29.8 Example: Endangered species

A study of endangered species (Harnish and Nataraajan 2020) examined

…whether perceived physical attractiveness of a species impacted participants’ attitudes toward supporting and protecting the species…

Harnish and Nataraajan (2020), p. 1703

To do so, 210 undergraduate students were surveyed about 14 animals on various aspects of supporting and protecting them. Part of the data are summarised below, for two animals when asked about ‘support to protect the animal from illicit trade.’ Larger values means greater support for protecting the animal from illicit trade.

Species Mean score Standard deviation
Bay Checkerspot Butterfly 3.10 1.06
Valley Elderberry Longhorn Beetle 2.33 1.13
Difference 0.77 1.07

(Notice that the standard deviation of the difference is not the difference between the two given values of the standard deviation.)

The difference is defined as each student’s score for the butterfly (deemed more attractive) minus their score for the beetle (deemed less attractive). A positive value therefore means more support (on average) for the butterfly.

The RQ is whether there is a mean difference between support for each animal, so the parameter is \(\mu_d\), the population mean difference.

The researchers wished to test if

…animals perceived as more physically attractive (i.e., the butterfly) compared to those which are perceived as less physically attractive (i.e., the beetle) will receive relatively more support to prevent the species from illicit trade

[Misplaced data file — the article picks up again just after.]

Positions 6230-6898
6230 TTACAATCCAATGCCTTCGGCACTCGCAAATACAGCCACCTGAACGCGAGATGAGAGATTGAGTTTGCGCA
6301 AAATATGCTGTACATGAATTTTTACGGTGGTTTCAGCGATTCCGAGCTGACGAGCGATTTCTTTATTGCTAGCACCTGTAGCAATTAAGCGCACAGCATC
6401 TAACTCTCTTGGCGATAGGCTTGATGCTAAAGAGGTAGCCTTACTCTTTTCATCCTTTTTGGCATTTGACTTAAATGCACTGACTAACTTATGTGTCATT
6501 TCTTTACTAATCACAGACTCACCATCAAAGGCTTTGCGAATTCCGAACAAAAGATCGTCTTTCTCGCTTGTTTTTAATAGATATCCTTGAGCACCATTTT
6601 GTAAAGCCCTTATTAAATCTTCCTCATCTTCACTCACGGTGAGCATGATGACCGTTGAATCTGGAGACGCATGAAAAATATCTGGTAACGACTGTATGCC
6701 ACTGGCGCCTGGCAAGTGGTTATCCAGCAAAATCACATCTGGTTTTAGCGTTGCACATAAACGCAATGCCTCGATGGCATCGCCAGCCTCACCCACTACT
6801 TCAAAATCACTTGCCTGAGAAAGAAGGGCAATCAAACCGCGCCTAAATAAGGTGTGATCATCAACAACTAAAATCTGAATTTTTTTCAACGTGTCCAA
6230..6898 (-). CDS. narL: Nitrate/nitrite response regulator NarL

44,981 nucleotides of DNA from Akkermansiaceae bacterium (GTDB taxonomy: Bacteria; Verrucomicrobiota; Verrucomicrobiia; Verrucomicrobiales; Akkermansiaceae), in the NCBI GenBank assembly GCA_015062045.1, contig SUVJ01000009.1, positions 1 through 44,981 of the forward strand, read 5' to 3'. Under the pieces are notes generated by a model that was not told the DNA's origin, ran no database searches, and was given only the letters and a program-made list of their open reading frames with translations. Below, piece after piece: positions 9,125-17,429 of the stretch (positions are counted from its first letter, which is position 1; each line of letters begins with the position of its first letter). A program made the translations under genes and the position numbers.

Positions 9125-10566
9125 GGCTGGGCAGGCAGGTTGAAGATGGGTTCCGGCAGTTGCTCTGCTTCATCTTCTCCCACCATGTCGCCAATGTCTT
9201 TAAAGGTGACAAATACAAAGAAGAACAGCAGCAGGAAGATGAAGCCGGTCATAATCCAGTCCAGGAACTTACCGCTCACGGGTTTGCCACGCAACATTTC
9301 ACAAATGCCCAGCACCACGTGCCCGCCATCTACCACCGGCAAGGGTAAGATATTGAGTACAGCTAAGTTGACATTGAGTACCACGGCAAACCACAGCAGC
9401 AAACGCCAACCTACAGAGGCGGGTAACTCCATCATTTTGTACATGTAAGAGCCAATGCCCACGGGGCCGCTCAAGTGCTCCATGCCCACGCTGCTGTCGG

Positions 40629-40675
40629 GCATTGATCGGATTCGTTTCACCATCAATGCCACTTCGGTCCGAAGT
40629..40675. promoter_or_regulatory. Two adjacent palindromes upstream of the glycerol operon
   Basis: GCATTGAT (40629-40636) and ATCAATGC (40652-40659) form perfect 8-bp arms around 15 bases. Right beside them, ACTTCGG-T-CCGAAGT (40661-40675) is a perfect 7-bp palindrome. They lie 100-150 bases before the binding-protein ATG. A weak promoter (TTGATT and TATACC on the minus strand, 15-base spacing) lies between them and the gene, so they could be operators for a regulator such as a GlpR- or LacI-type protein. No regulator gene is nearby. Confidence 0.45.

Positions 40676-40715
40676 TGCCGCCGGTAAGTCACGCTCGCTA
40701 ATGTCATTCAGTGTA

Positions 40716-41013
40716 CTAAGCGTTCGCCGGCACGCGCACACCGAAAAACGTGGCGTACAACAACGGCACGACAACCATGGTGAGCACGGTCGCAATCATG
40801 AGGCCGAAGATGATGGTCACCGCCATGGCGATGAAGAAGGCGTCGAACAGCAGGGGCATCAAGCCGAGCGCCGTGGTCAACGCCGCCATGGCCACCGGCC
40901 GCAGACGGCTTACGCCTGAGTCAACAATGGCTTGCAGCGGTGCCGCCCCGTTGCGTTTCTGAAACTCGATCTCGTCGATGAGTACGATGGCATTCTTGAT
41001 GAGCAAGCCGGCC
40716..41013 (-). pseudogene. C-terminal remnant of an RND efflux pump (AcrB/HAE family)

Harnish and Nataraajan (2020), p. 1704

Given how the difference are defined, the hypotheses are:

  • \(H_0\): \(\mu_d = 0\)
  • \(H_1\): \(\mu_d > 0\) (i.e., one-tailed, based on the researchers’ purpose)

The mean difference is \(\bar{d} = 0.77\) and \(s_d = 1.07\). The value of \(\bar{d}\) will vary from sample to sample, so has a standard error:

\[ \text{s.e.}(\bar{d}) = \frac{s_d}{\sqrt{n}} = \frac{1.07}{\sqrt{210}} = 0.073837. \]

The value of the test statistic is

\[ t = \frac{\bar{d} - \mu_d}{\text{s.e.}(\bar{d})} = \frac{0.77 - 0}{0.073837} = 10.43, \] which is a very large value. Hence, the \(P\)-value will be very small, certainly less than \(0.05\).

Since the sample size is much larger than 25, the test will be statistically valid.

We write:

There is very strong evidence (\(t = 10.43\); one-tailed \(P<0.001\)) that the mean difference in support for protecting the Bay Checkerspot Butterfly from illicit trade is greater than support for protecting the Valley Elderberry Longhorn Beetle from illict trade (mean difference: 0.77; standard deviation: 1.07; 95% CI for the difference: 0.62 to 0.92).


Harnish RJ, Nataraajan R. Attitudes toward wildlife: The impact of physical attractiveness. Psychology & Marketing. Wiley Online Library; 2020;37(12):1703–7.